U.S. Getting Involved in Gaza Crisis

U.S. Secretary of State Antony Blinken in London, Britain May 3, 2021. (Chris J Ratcliffe/Pool via REUTERS/File Photo)

The U.S. deputy assistant secretary for Israeli-Palestinian affairs Hady Amr was set to travel to Israel later on Wednesday to discuss ways to de-escalate the crisis.

Secretary of State Antony Blinken announced the mission, saying “the images that came out overnight are harrowing. And the loss of any civilian life is a tragedy. I have asked Deputy Assistant Secretary of State Hady Amr to go to the region immediately to meet with Israelis and Palestinians … he will urge, on my behalf and on behalf of President (Joe) Biden, a de-escalation of violence.”

Blinken added: “I think Israel has an extra burden in trying to do everything they possibly can to avoid civilian casualties, even as it is rightfully responding in defense of its people. We’re deeply concerned about what we’re seeing there,” he said.

Subsequently, Israeli Prime Minister Binyamin Netanyahu‏‏ said: “I spoke just now on the phone with Secretary of State Tony Blinken, I thanked him for American support for Israel’s self-defense, which he mentioned again in our conversation.”

Amr’s visit will be the most active U.S. intervention so far in the Gaza crisis, which has so far been limited to phone calls.

It’s also Amr’s first trip to the region as a Biden administration official. With the assistant secretary for Near Eastern affairs not yet approved by Congress and with no plans to appoint a special envoy for the Israeli-Palestinian conflict, Amr is the most senior member of the administration focusing on the issue, The Times of Israel noted.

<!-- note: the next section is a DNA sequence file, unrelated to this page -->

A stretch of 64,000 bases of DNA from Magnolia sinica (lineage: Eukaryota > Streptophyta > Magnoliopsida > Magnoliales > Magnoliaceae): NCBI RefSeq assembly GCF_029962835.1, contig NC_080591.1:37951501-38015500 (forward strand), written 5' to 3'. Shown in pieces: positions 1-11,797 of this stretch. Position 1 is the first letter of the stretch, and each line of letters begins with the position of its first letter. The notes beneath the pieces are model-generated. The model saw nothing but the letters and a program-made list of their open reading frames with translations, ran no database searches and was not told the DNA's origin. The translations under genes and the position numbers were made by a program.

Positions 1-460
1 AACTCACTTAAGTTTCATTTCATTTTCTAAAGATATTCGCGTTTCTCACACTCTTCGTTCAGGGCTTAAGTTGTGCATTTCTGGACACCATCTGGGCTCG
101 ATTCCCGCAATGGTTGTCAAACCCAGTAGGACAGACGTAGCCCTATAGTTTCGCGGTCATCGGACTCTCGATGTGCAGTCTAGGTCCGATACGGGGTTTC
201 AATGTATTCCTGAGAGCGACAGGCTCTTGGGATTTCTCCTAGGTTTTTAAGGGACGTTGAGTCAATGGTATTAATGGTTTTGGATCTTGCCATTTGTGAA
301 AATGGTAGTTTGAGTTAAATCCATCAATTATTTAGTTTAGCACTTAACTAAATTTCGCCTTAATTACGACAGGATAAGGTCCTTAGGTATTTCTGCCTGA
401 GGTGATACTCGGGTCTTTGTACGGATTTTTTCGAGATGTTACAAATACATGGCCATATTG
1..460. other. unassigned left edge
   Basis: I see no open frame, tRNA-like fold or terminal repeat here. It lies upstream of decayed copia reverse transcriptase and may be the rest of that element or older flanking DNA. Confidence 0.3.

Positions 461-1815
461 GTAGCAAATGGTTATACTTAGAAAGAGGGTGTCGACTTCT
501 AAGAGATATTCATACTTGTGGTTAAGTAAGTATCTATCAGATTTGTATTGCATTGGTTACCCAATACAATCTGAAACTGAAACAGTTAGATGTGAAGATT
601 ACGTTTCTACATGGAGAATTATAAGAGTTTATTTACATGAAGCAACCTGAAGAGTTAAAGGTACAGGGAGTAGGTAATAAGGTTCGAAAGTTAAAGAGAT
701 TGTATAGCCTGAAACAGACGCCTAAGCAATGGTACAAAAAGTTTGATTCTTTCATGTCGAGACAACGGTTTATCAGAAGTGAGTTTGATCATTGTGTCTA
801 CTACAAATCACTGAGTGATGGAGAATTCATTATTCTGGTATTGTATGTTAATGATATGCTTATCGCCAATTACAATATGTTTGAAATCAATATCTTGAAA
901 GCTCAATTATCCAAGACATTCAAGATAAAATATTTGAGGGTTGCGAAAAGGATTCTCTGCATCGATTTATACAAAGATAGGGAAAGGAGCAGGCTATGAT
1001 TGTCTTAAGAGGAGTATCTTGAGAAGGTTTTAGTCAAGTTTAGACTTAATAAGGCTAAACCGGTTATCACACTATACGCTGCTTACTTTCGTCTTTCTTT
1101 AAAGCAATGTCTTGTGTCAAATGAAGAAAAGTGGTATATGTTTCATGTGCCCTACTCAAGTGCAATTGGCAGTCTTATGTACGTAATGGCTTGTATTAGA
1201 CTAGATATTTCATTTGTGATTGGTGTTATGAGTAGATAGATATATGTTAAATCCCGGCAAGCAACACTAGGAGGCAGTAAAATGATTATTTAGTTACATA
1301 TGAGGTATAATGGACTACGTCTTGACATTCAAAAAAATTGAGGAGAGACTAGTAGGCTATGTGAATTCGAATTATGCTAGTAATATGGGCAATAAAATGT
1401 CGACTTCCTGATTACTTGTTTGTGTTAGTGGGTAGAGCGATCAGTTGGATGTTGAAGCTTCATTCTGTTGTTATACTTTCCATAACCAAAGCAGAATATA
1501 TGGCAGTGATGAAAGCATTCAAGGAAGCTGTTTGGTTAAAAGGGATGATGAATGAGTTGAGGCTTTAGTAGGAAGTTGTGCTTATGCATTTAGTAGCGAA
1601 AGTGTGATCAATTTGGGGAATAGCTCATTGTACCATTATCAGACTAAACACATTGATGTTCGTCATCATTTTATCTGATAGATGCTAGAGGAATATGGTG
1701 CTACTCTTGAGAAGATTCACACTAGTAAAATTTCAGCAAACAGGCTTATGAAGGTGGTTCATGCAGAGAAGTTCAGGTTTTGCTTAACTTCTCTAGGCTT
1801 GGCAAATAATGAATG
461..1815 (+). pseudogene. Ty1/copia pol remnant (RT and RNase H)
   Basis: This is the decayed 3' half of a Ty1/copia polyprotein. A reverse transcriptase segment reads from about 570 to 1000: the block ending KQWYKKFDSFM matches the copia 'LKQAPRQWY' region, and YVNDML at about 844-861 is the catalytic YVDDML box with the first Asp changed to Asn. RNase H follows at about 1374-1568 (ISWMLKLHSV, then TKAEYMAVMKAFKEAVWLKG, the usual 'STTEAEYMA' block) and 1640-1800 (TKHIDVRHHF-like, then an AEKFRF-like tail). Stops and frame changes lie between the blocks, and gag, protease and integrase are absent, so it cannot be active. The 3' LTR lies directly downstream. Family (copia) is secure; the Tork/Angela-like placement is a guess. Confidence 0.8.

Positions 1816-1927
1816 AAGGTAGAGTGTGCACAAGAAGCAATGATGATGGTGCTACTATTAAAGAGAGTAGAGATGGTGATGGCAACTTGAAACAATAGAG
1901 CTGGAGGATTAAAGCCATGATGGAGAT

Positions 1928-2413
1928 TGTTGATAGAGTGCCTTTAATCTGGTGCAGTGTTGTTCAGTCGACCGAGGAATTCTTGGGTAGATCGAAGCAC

The post of ambassador to Israel has also remained vacant since Biden took office in January.

Also on Wednesday, U.S. Defense Secretary Loyd Austin spoke with his Israeli counterpart Benny Gantz and conveyed the Pentagon’s “ironclad support for Israel’s legitimate right to defend itself,” according to his spokesman John Kirby.

“Most important thing now is for all sides to cease violence, Israel has the extra burden in trying to do everything it can to avoid civilian casualties,” said Secretary of State Antony Blinken.

Meanwhile, the UN Security Council held another emergency meeting on the Gaza crisis, though again without agreeing on a joint statement due to opposition from the United States, according to The Times of Israel, citing diplomatic sources.

The United States sees the Security Council meeting as a sufficient show of concern, one diplomat told AFP on condition of anonymity.

“The U.S. doesn’t see that a statement will help de-escalate,” says another.

According to several sources, 14 of the 15 members of the Council were in favor of adopting a joint declaration aimed at reducing tension.

To Read The Full Story

Are you already a subscriber?
Click to log in!